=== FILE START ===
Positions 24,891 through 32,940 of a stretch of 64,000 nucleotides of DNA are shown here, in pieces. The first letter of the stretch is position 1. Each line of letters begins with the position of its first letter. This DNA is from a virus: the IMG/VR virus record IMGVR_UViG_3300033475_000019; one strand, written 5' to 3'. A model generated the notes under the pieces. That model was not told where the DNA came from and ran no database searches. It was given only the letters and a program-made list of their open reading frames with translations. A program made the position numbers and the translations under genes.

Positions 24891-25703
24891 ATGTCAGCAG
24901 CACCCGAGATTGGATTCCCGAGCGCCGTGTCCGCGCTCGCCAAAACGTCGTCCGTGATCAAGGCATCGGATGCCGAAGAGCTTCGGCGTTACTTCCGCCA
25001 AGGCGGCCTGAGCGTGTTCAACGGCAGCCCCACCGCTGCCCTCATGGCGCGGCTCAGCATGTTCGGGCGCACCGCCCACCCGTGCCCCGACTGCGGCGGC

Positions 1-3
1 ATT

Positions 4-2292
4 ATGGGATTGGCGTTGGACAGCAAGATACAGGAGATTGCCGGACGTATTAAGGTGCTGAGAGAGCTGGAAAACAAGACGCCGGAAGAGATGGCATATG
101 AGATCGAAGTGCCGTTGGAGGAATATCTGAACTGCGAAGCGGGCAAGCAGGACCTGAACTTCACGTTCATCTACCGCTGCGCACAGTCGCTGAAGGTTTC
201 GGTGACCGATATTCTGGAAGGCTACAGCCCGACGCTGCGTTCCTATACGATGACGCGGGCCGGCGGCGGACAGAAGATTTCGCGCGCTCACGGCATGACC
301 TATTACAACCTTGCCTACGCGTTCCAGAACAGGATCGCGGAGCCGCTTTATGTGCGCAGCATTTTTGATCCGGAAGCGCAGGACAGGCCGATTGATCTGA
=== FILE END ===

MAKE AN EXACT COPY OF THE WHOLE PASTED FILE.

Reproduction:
Positions 24,891 through 32,940 of a stretch of 64,000 nucleotides of DNA are shown here, in pieces. The first letter of the stretch is position 1. Each line of letters begins with the position of its first letter. This DNA is from a virus: the IMG/VR virus record IMGVR_UViG_3300033475_000019; one strand, written 5' to 3'. A model generated the notes under the pieces. That model was not told where the DNA came from and ran no database searches. It was given only the letters and a program-made list of their open reading frames with translations. A program made the position numbers and the translations under genes.

Positions 24891-25703
24891 ATGTCAGCAG
24901 CACCCGAGATTGGATTCCCGAGCGCCGTGTCCGCGCTCGCCAAAACGTCGTCCGTGATCAAGGCATCGGATGCCGAAGAGCTTCGGCGTTACTTCCGCCA
25001 AGGCGGCCTGAGCGTGTTCAACGGCAGCCCCACCGCTGCCCTCATGGCGCGGCTCAGCATGTTCGGGCGCACCGCCCACCCGTGCCCCGACTGCGGCGGC

Positions 1-3
1 ATT

Positions 4-2292
4 ATGGGATTGGCGTTGGACAGCAAGATACAGGAGATTGCCGGACGTATTAAGGTGCTGAGAGAGCTGGAAAACAAGACGCCGGAAGAGATGGCATATG
101 AGATCGAAGTGCCGTTGGAGGAATATCTGAACTGCGAAGCGGGCAAGCAGGACCTGAACTTCACGTTCATCTACCGCTGCGCACAGTCGCTGAAGGTTTC
201 GGTGACCGATATTCTGGAAGGCTACAGCCCGACGCTGCGTTCCTATACGATGACGCGGGCCGGCGGCGGACAGAAGATTTCGCGCGCTCACGGCATGACC
301 TATTACAACCTTGCCTACGCGTTCCAGAACAGGATCGCGGAGCCGCTTTATGTGCGCAGCATTTTTGATCCGGAAGCGCAGGACAGGCCGATTGATCTGA